We had a good two and a half hours to loaf about before the shuttle came to pick us up for the class. With tickling future Christmas hams out of the question, we browsed the gift shops and took photos. The first place we entered had free samples of a dangerous rum cake. We perused Mexican ingredients, we caressed the smooth surfaces of folded hoodies, we ate and drank our way through free samples. I was reminded of a place from back home called “Clarks Village”. It’s a village in the middle of buttfuck Somerset that’s made up entirely of shops, mostly high-end brands I think. I remember my mom taking me there a couple times as a kid. As far as I could tell, Puerta Maya was kinda like that. The shops- particularly the retail ones- weren’t tacky either. There was a lot of jewelry, perfume, that kinda thing. We stumbled upon a souvenir shop that had a bunch of Mesoamerican-inspired gifts, including a sick fucking baseball bat depicting brightly-colored Mayan gods.
“Look, a fuckin’ Yucatán Slugger, mate!”
I wanted one. But it’s a classic example of something I’d buy and then never use.
Once again the weather was suffocatingly hot. Just meandering through the shops was enough for me to almost succumb to the elements. I was beginning to feel faint and dehydrated. A needlelike pain was making its way through my temple. We decided to stop at a nice, shady bar called Fat Tuesday where I ordered a glass of water alongside my mango hurricane and frozen daiquiri mix. The waiter replied that they only served bottled water, and I was then informed it wasn’t safe to drink tap water in Mexico.
I always feel self-conscious when rolling the “r” in Spanish words for some reason, like I won’t get taken seriously.
The bar had wi-fi and for the first time since leaving Aaron and Anne-Marie’s apartment in Houston, I checked the internet. I was surprised at how much I wasn’t missing using my phone throughout the trip. I figured I was the sorta person that always needed to be connected, but once it was gone I never thought twice about it. And sure enough, after checking my social media at Fat Tuesday, I became bored almost instantly and put my phone back in my pocket. Everything I could ever want or need to be happy was right in front of me. The anxiety I used to feel whenever I wasn’t connected to the internet, that vulnerable sense of being incomplete, was gone- as was the habit of mindlessly scrolling through apps without any real purpose.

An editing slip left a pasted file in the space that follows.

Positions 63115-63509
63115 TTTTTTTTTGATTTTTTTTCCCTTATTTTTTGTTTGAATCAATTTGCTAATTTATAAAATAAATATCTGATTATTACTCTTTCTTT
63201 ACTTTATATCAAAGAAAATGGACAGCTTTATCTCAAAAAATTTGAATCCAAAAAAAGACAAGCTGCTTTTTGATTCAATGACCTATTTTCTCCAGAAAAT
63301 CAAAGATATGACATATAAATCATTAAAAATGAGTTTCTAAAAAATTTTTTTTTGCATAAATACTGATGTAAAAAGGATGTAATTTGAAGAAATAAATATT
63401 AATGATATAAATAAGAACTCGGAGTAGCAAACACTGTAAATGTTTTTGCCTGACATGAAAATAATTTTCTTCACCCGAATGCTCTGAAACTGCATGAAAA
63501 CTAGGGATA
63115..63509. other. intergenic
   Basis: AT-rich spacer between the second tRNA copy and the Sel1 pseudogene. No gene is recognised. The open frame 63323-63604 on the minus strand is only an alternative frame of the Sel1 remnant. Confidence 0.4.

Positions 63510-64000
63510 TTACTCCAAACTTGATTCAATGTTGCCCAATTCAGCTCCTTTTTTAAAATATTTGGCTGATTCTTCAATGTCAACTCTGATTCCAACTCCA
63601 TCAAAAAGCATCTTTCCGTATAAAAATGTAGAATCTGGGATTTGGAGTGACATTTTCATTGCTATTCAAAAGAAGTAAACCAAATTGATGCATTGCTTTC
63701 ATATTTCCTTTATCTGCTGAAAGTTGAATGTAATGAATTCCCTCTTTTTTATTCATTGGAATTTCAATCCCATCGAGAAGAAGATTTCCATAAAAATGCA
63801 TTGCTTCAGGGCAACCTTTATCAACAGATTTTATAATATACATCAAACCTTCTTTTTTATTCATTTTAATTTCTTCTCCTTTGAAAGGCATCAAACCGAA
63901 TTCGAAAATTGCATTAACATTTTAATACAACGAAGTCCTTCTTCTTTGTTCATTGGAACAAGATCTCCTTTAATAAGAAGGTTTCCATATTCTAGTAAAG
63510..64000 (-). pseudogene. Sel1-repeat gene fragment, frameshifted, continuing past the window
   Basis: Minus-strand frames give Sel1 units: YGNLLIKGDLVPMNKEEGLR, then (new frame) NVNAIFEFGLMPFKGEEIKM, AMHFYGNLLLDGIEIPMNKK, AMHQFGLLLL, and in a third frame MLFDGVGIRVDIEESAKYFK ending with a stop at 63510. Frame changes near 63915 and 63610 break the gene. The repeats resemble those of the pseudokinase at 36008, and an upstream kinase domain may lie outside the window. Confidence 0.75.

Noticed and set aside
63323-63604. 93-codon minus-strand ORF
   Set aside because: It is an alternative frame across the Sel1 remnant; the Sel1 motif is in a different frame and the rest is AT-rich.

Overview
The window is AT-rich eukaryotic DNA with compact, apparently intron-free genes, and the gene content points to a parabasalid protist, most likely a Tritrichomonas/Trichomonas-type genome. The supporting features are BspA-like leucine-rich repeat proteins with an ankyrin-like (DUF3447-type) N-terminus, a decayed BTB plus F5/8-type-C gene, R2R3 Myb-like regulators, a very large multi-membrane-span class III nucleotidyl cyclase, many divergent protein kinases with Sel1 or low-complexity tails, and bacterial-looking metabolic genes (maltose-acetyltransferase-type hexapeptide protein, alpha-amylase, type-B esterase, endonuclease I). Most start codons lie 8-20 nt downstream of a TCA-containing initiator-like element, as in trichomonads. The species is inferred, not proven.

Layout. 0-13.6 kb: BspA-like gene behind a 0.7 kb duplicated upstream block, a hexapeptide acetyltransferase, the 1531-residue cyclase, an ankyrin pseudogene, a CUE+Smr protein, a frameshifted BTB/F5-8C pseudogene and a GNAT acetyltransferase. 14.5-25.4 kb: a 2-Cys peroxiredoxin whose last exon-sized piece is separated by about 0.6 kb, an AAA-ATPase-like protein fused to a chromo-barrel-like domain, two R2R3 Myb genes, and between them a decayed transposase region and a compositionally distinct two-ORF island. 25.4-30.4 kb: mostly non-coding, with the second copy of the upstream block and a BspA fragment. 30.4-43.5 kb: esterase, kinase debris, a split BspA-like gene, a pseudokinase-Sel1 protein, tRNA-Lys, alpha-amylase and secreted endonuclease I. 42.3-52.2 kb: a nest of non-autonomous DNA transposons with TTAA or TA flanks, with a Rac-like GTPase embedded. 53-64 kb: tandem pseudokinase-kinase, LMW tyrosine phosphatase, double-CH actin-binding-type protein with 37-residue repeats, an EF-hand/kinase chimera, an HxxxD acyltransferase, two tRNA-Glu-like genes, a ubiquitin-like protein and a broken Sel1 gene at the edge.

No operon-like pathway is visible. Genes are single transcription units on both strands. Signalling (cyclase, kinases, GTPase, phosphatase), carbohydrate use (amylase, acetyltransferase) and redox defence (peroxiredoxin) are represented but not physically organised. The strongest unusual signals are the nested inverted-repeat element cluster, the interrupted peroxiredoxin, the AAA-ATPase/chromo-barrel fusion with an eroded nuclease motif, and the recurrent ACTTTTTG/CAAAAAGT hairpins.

The people I so often used my phone to connect with were here, sipping on cocktails and swaying to the music that boomed all around us. I had no need of a phone, or social media, so long as I was with them. If the cruise had continued for another week, or perhaps even longer, I think I could have easily kept going under these circumstances. But I don’t think that had too much to do with the cruise itself.
My favorite memories from the trip were ones like these- sitting around drinking in the company of music. I recalled the many times we sat in the Freedom’s atrium with Tyrone the country singer or the trio of Colombian violinists, the piano bar, the Punchliner, and of course the First Flight bar in Key West. More than anything else we did, these were the experiences I enjoyed the most.
Sitting at opposite sides of the table, Ted and Anne-Marie started spontaneously singing in unison.
“Aruba, Jamaica, oh I wanna take ya…” began Ted in a rich baritone.
“Bermuda, Bahama, cooome on pretty mama,” answered his daughter-in-law in her own silvery soprano.
The two vocal types complimented each other well, and I was impressed by their range. I didn’t get to hear it often. A warm sea breeze flooded us from all angles. The sweat I had accumulated from walking around was gone. The hurricane-daiquiri mix was a contender for one of the best cocktails I’ve ever had. I was intensely happy.
Never mind the cruise, I thought. Why not just stay here on Cozumel and go native? There was little I wanted to return to in the real world. I wondered how easy it would be, realistically, to just slip away. I’d throw my passport and phone into the sea, and just live here on the island forever. What could have stopped me? The Mayans were able to make it work for thousands of years. They never needed electricity or the internet. So it had to be possible.
Then I remembered my preorder for Doom Eternal and snapped out of it. But I left Fat Tuesday with the satisfaction that if the multiverse theory is true, then there’s a universe out there somewhere where I never got back on the cruise ship. In this one, however, I chose Doom Eternal.